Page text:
Formatting and spelling aside, I’m at a loss as to what the actual purpose of this paper is. It starts off talking about Neo-Paganism and its history, and also giving a brief overview of the Burning Times (the inquisition/witch burnings) and its meaning to the Neo-Pagan community today. Then it suggests that Charlotte “was known to pay only a lip-service to Christianity, and may have believed that God could have been a woman” (loc 46). Really? It’s got a reference to say where Freeman got it from, but it’s still news to me.

It goes on to say Charlotte Brontë “pays more attention to the land her characters are living on, with particular head to local customs and superstitions.” Yes, admittedly there is scenery porn galore in Jane Eyre, but what has the views Charlotte might or might not have had (I’m leaning toward the latter because of the definite Christianity themes flowing through her novels) got to do with her sister’s one and only published novel?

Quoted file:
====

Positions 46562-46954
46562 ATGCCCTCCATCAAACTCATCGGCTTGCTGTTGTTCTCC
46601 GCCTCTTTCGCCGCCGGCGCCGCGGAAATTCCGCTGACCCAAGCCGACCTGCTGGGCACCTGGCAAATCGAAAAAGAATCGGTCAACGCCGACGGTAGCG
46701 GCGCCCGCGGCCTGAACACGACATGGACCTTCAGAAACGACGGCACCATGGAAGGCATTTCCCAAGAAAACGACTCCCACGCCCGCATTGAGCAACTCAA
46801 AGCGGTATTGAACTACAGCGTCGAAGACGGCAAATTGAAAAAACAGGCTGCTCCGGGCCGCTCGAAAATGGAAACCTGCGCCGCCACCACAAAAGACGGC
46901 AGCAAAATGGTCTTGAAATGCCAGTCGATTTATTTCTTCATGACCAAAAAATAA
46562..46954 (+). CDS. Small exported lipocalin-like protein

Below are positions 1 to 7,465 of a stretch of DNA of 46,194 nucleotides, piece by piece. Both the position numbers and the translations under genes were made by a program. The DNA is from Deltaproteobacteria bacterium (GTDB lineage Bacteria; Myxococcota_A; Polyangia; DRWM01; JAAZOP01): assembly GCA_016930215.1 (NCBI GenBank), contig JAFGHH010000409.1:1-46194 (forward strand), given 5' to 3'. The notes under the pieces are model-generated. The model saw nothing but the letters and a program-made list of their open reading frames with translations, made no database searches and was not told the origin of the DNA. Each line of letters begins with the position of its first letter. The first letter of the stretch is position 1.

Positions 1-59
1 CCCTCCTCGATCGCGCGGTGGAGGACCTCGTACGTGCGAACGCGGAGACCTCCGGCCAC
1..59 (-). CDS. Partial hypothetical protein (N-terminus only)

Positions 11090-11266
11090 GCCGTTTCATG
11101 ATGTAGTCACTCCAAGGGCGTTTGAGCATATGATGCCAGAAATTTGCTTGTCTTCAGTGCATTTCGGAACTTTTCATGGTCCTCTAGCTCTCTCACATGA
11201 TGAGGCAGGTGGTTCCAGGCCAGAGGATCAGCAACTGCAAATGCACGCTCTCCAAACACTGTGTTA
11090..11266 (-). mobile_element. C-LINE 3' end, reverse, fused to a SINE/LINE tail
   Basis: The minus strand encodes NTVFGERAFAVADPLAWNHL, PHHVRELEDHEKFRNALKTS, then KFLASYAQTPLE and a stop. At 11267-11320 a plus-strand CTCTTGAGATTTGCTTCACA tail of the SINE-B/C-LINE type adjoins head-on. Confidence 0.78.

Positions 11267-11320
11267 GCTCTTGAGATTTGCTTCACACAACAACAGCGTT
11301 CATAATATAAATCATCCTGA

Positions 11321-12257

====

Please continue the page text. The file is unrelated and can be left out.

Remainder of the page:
The paper then finally tries to explain the views of Wuthering Heights “through the lens of Neo-Pagan beliefs about the witch hunts or the Burning Times”. To me, it doesn’t particularly explain it at all. Freeman talks about Cathy being some sort of priestess and Heathcliff is supposed to have been a Changeling and possessed by devils and whatnot. I’m sitting there wondering if we’ve read the same book.

Just because Heathcliff speaks using words the others can’t understand doesn’t mean he’s been possessed by demons – he could simply be from a foreign country. And him being obsessed by Cathy is supposed to make him her familiar, rather than a creepy, psychotic stalker? Seriously? And what exactly are in that book to talk about the Burning Times anyway? I never quite got that.